Neither the City nor Local 624 challenge the prospective injunction--they argue only that the court erred by ordering restitution of payments made to the City for the cost of litigation in these matters. Thus, this is not a case where we are asked to prospectively "permit enforcement of those [voided] provisions," as plaintiffs argue. Aple. Br. at 38. Rather, the only issue before us is whether restitution is required where one party has performed on a contract that was later voided as contrary to public policy. The non-union employees argue that restitution is also necessary here to prevent the City from benefitting from the voided contractual provision.
The parties agree the general rule is that restitution is not proper where one party has performed on a contract later voided for public policy reasons. See, e.g., Hogue v. Superior Utils., 210 P.2d 938, 940 (N.M. 1949); Restatement (Second) of Contracts § 197. Under this rule, the court "will simply leave both parties as it finds them, even though this may result in one of them retaining a benefit that he has received as a result of the transaction." Id. § 197, cmt. a.
This rule is subject to various exceptions. Hogue, 210 P.2d at 940 (stating that "where the public interest is involved . . . affirmative relief will not be denied, although one of the guilty parties may benefit"); Restatement (Second) of Contracts § 197 (authorizing restitution in all cases where "denial of restitution would cause disproportionate forfeiture"); id. § 198(b) (authorizing restitution where the party seeking restitution "was not equally in the wrong with the promisor"); id. § 199(b) (authorizing restitution where the claimant "did not engage in serious misconduct" and "allowance of the claim would put an end to a continuing situation that is contrary to public policy").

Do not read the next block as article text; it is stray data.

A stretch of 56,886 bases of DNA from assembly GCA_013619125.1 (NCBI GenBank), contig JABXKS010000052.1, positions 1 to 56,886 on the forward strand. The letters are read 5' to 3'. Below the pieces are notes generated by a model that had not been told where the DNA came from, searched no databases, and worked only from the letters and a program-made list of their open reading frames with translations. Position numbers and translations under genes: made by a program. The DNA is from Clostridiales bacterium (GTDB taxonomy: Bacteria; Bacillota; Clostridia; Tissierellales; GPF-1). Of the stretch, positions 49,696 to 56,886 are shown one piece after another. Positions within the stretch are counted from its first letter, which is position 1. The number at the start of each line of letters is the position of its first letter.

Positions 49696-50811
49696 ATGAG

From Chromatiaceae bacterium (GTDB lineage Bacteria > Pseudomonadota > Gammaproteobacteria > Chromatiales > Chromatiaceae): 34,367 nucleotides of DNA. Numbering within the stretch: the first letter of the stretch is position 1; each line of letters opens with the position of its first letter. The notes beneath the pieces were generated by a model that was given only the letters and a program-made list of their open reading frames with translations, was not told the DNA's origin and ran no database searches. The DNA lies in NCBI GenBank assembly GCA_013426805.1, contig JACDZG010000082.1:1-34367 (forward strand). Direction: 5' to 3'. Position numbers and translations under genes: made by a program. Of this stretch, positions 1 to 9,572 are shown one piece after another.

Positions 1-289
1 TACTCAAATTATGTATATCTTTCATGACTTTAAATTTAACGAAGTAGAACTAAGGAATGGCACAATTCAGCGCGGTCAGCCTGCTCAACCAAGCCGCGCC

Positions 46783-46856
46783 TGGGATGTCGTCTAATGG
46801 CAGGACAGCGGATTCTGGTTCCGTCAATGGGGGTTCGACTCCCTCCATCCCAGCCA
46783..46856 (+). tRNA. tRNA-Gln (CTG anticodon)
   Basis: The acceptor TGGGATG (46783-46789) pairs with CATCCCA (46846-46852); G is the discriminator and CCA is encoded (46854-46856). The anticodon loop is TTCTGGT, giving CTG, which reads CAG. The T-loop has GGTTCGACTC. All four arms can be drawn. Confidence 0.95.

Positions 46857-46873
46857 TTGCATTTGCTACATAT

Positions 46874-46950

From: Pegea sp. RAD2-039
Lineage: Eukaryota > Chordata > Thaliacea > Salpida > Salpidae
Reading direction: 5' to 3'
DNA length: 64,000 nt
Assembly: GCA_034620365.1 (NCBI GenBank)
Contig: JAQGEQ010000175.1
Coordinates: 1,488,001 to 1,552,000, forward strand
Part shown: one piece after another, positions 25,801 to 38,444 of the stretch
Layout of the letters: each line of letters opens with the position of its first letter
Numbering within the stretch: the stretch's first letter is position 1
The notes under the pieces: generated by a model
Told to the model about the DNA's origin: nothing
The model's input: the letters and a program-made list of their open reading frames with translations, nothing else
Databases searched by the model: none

A more recent formulation of the exceptions identified in the Restatement (Second) of Contracts is found in the Restatement (Third) of Restitution, currently under consideration by the American Law Institute.(2) It points to restitution as appropriate in circumstances where one party is unjustly enriched at the expense of the other, even "under an agreement that is illegal or otherwise unenforceable for reasons of public policy." § 32 (T.D. No. 3, 2004).(3) Another circumstance where restitution might be appropriate is where it will deter future misconduct. The draft Restatement suggests courts look to a variety of factors to assess the need for restitution, including (1) the nature of the illegality; (2) the extent of the party's culpability; (3) whether illegal conduct was central or merely tangential to the performance of the contract; and (4) the strength of the deterrent effect of the decision. Id.
The question here then is whether restitution is necessary to (1) prevent unjust enrichment of the City, or (2) deter future misconduct by the City or other municipalities. The first factor does not appear to apply: the union defendants are not seeking reimbursement, rather the non-member employees are seeking disgorgement of the indemnification proceeds.
The deterrence rationale might apply, however. That rationale may generally be appropriate in at least two circumstances in the context of unconstitutionally collected fair share fees. First, where the City knowingly participated or acquiesced in the unconstitutional conduct of the union defendants. Second, even if the City did not knowingly allow the violation, where it failed to exercise reasonable prudence to ensure the union defendants' fair share procedures were constitutional.